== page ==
Cape Wind to Increase Power by 7 Percent

The Cape Wind project is planning to boost annual production of clean wind energy by 7 percent by using more efficient turbines — specifically the new GE 3.6 Megawatt model xl. The annual expected wind power for the proposed project will now be 1,594,207 megawatt hours (MWh), up from 1,489,200 MWh.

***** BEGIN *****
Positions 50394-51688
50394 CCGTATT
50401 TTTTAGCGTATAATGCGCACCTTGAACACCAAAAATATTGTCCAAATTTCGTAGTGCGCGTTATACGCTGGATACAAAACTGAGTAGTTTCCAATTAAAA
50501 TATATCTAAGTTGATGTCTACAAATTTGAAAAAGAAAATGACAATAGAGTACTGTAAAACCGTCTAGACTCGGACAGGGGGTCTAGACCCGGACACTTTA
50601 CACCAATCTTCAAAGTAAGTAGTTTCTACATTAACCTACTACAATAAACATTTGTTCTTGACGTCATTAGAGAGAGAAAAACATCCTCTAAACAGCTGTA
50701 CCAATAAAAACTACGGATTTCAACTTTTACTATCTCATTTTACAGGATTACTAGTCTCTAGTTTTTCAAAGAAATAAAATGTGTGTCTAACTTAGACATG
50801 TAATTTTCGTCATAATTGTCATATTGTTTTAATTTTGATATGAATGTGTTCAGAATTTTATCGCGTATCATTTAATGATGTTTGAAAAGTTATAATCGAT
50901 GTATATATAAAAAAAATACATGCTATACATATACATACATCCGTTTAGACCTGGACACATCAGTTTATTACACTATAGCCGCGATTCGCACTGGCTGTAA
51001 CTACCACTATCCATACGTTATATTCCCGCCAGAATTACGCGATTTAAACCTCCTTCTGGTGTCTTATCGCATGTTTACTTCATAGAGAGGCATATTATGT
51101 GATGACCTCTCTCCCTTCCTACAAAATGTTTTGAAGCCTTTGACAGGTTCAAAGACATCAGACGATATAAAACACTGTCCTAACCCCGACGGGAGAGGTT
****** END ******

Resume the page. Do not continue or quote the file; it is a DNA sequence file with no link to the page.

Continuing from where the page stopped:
Although the maximum output of the turbines is unchanged at 3.6 megawatts (MW), the new model is more productive during light wind conditions. The new wind turbines are slightly taller than the proposed previous turbines, but the 5 percent increase in height will not noticeably change the visual impact of the project from land. Cape Wind is also planning to substantially reduce the number of red aviation lights from 260 down to 57, an elimination of 203 lights. This updated aviation lighting plan is consistent with the new wind farm lighting guidelines being used by the FAA. Previously, each wind turbine was planned to have two red aviation lights; under the new plan, only the wind turbines on the perimeter of the project footprint, and the wind turbines next to the electric service platform, will each have one light on the top of the turbine nacelle. Cape Wind’s proposal to build America’s first offshore wind farm on Horseshoe Shoal would provide three-quarters of the electricity used on Cape Cod and the Islands from clean, renewable energy — reducing this region’s need to import oil, coal and gas. However, in the last year the project has stirred up strong sentiments for and against wind power development in Massachusetts and beyond. In addition to Massachusetts Gov. Mitt Romney, Sen. Edward M. Kennedy, D-Mass., has been perhaps the strongest opponent to the Cape Wind project, which would be within view of the influential Senator’s home off the coast of Hyannis Port, Massachusetts. The project recently came up in Massachusetts political circles again during an Oct. 3rd debate between gubernatorial candidates Republican Kerry Healey, Democratic Deval Patrick and Independent candidate Christy Mihos. “I’m against Cape Wind because if you like The Big Dig you’ll love Cape Wind and for all the wrong reasons. I should also explain that Cape Wind recently received an unfavorable Department of Defense decision whereby the industrial complex out there on Nantucket Sound would have a negative effect on Pave Paws and the radar in and around there so the government has put a moratorium on it,” said Mihos. Cape Wind responded to Mihos comments in a recent press release where it defended the project stating there is no moratorium on Cape Wind or wind power in general. “The Department of Defense report [released on Sept. 27th] did not make any statements that Cape Wind would hamper the operations of the Pave Paws radar system, the DOD report called for the issue to be studied,” stated the Oct. 3rd release. “The Big Dig is a massive transportation infrastructure project financed by the taxpayer, Cape Wind is a commercial clean energy offshore wind proposal that would be financed by the private sector and would only qualify to receive some government performance incentives if it is successful in delivering needed clean energy to Massachusetts.”


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